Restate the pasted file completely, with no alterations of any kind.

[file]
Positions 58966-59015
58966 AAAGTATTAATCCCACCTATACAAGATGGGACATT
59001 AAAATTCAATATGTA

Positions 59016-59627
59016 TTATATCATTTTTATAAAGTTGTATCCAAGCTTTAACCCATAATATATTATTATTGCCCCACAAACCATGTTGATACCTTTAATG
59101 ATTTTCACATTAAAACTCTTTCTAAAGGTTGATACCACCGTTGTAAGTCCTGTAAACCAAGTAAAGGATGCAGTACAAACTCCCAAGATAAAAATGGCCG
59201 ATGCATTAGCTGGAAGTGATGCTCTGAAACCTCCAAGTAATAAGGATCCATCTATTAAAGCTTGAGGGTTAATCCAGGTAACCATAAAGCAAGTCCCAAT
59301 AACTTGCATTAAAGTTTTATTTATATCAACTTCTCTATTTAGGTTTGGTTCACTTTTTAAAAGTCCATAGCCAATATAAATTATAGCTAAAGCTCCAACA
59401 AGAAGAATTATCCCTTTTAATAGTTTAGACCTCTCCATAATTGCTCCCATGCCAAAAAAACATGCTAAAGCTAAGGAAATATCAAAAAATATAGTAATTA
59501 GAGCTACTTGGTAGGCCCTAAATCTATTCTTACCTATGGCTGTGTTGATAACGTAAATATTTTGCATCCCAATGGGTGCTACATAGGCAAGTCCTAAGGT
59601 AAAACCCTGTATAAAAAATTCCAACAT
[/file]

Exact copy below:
Positions 58966-59015
58966 AAAGTATTAATCCCACCTATACAAGATGGGACATT
59001 AAAATTCAATATGTA

Positions 59016-59627
59016 TTATATCATTTTTATAAAGTTGTATCCAAGCTTTAACCCATAATATATTATTATTGCCCCACAAACCATGTTGATACCTTTAATG
59101 ATTTTCACATTAAAACTCTTTCTAAAGGTTGATACCACCGTTGTAAGTCCTGTAAACCAAGTAAAGGATGCAGTACAAACTCCCAAGATAAAAATGGCCG
59201 ATGCATTAGCTGGAAGTGATGCTCTGAAACCTCCAAGTAATAAGGATCCATCTATTAAAGCTTGAGGGTTAATCCAGGTAACCATAAAGCAAGTCCCAAT
59301 AACTTGCATTAAAGTTTTATTTATATCAACTTCTCTATTTAGGTTTGGTTCACTTTTTAAAAGTCCATAGCCAATATAAATTATAGCTAAAGCTCCAACA
59401 AGAAGAATTATCCCTTTTAATAGTTTAGACCTCTCCATAATTGCTCCCATGCCAAAAAAACATGCTAAAGCTAAGGAAATATCAAAAAATATAGTAATTA
59501 GAGCTACTTGGTAGGCCCTAAATCTATTCTTACCTATGGCTGTGTTGATAACGTAAATATTTTGCATCCCAATGGGTGCTACATAGGCAAGTCCTAAGGT
59601 AAAACCCTGTATAAAAAATTCCAACAT